“Educating Rita” by British playwright Willy Russell opened in London in 1980 and became a sensation. The play is about Rita, a twenty-six year old single woman who feels stuck with the routine of her work and social life. She enrolls in a course of English Literature in the hope that pursuing higher learning will give her more choices in life and help her escape the stultifying circumstances she dreads she is destined to endure. Married and around the corner from her family of origin, she is resolute in her quest to rise above her station and better herself. The play opens as Rita meets her tutor Frank Bryant. Frank is a middle-aged alcoholic professor who has taken on students as a tutor to support his drinking. The two have an immediate and dramatic impact on one another. Frank, a depleted cynic and failed poet, is struck by Rita’s intensity and eagerness to begin her studies. He reluctantly agrees to accept Rita as her tutor and in doing so, finds he begins to question his own position in life.
Rita thinks Frank is the perfect teacher for her. Under his guidance, she grows in confidence and understanding. She leaves her husband, moves in with a fellow student, and begins in earnest to live liberated student life and strives to fit in even to the point of changing her habits of speech. Frank, profoundly weary of the pretentious and pompous attitudes of the academics who populate his world, is distressed to see Rita transforming herself to become more like them. Like two celestial bodies, they successively attract and repel one another in a sometimes hilarious, sometimes poignant, unfolding of their relationship during the course of the play.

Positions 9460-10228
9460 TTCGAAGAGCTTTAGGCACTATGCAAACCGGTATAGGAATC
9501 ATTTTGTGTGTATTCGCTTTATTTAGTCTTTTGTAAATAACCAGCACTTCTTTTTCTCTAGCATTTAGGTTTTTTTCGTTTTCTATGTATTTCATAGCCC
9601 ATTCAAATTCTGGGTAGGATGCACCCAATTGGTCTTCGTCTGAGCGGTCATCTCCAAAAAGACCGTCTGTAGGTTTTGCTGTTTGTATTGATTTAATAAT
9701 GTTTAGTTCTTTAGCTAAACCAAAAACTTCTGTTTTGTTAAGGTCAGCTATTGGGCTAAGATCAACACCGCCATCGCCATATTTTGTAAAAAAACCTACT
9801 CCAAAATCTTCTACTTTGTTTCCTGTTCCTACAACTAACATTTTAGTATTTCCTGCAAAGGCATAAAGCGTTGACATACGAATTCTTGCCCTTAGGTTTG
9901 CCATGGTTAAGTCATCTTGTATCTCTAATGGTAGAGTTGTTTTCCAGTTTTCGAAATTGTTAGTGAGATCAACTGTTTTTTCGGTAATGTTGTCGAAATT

With the achievement of her goals, Rita finds education presents her with more choices in seeking personal fulfillment. Should she marry? Should she have a child? What is her next step? Frank, roused from his alcoholic stupor about himself, also must if he is to find life worth living.
The story itself comes to us from ancient Greek mythology in which Pygmalion was a king and sculptor who falls in love with a statue of his own creation. The same legend is the basis for the story of “My Fair Lady.” In “Educating Rita” Playwright Russell presents the legend made human, with Frank in the role of Pygmalion and Rita his creation. Playwright Russell, however, avoids the temptation of the sentimental and gives us a compassionate study of two challenging people who find in one another the strength to realign their troubled lives.
Performances are offered Friday and Saturday, December 1st & 2nd at 7:30PM; Sunday, December 3rd at 2PM, and Friday and Saturday, December 8th & 9th at 7:30PM; Sunday, December 10th at 2PM.
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By Phone: (336) 747-1414), Monday through Friday, 9:00am – 5:00pm
Milton Rhodes Center for the Arts: Monday through Friday, 9:00am – 5:00pm, and one hour prior to performance time.